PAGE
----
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10th International Conference on Automated Deduction

Volume 449 of the series Lecture Notes in Computer Science pp 485-499

Date:

Automated reasoning contributes to mathematics and logic

  • L. WosAffiliated withMathematics and Computer Science Division, Argonne National Laboratory
  • , S. WinkerAffiliated withMathematics and Computer Science Division, Argonne National Laboratory
  • , W. McCuneAffiliated withMathematics and Computer Science Division, Argonne National Laboratory
  • , R. OverbeekAffiliated withMathematics and Computer Science Division, Argonne National Laboratory
  • , E. LuskAffiliated withMathematics and Computer Science Division, Argonne National Laboratory
  • , R. StevensAffiliated withMathematics and Computer Science Division, Argonne National Laboratory
  • , R. ButlerAffiliated withDivision of Computer and Information Science, University of North Florida

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Abstract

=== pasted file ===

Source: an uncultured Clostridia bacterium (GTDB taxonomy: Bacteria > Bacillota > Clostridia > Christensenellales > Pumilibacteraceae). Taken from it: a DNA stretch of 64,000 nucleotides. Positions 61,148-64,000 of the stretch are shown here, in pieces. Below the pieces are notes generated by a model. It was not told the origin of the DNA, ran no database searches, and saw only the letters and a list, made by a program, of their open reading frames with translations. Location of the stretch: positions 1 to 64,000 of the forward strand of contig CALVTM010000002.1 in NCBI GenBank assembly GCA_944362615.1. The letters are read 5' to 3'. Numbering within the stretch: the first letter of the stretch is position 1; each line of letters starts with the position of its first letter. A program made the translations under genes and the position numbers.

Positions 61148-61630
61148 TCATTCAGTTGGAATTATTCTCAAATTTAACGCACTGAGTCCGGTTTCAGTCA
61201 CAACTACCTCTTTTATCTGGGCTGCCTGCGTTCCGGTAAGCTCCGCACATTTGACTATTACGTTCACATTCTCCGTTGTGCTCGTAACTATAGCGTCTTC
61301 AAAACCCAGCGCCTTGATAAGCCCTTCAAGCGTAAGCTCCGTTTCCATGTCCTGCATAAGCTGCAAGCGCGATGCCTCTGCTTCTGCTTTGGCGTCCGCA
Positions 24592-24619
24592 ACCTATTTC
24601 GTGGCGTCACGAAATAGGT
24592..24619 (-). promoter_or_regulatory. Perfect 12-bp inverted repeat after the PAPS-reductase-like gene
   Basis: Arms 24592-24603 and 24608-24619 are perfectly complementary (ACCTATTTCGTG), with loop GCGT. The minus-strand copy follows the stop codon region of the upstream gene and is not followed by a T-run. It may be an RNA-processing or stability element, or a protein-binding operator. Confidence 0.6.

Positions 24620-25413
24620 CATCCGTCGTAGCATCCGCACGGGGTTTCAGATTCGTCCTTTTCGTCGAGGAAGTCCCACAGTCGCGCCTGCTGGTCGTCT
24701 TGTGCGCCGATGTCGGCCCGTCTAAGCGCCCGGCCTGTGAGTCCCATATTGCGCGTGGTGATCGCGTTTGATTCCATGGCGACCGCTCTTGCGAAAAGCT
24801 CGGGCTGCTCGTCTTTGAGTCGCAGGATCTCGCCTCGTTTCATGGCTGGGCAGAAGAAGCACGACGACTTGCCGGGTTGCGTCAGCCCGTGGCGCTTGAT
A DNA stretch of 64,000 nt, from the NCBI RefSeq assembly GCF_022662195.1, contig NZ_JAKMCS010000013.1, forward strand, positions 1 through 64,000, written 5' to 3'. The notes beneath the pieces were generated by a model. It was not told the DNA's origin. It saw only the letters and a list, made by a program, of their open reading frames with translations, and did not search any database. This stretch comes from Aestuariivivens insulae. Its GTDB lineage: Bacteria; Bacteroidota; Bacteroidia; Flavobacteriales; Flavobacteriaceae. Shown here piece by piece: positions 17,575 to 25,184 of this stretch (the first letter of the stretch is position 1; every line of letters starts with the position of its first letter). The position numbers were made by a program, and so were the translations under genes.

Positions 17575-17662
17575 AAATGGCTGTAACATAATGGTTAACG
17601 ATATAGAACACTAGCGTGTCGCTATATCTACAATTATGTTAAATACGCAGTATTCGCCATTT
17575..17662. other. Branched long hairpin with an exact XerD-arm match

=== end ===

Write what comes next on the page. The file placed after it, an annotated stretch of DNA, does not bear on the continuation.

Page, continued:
In this article, we present some results of our research focusing on the use of our newest automated reasoning program OTTER to prove theorems from Robbins algebra, equivalential calculus, implicational calculus, combinatory logic, and finite semigroups. Included among the results are answers to open questions and new shorter and less complex proofs to known theorems. To obtain these results, we relied upon our usual paradigm, which heavily emphasizes the role of demodulation, subsumption, set of support, weighting, paramodulation, hyperresolution, and UR-resolution. Our position is that all of these components are essential, even though we can shed little light on the relative importance of each, the coupling of the various components, and the metarules for making the most effective choices. Indeed, without these components, a program will too often offer inadequate control over the redundancy and irrelevancy of deduced information. We include experimental evidence to support our position, examples producing success when the paradigm is employed, and examples producing failure when it is not. In addition to providing evidence that automated reasoning has made contributions to both mathematics and logic, the theorems we discuss also serve nicely as challenge problems for testing the merits of a new idea or a new program and provide interesting examples for comparing different paradigms.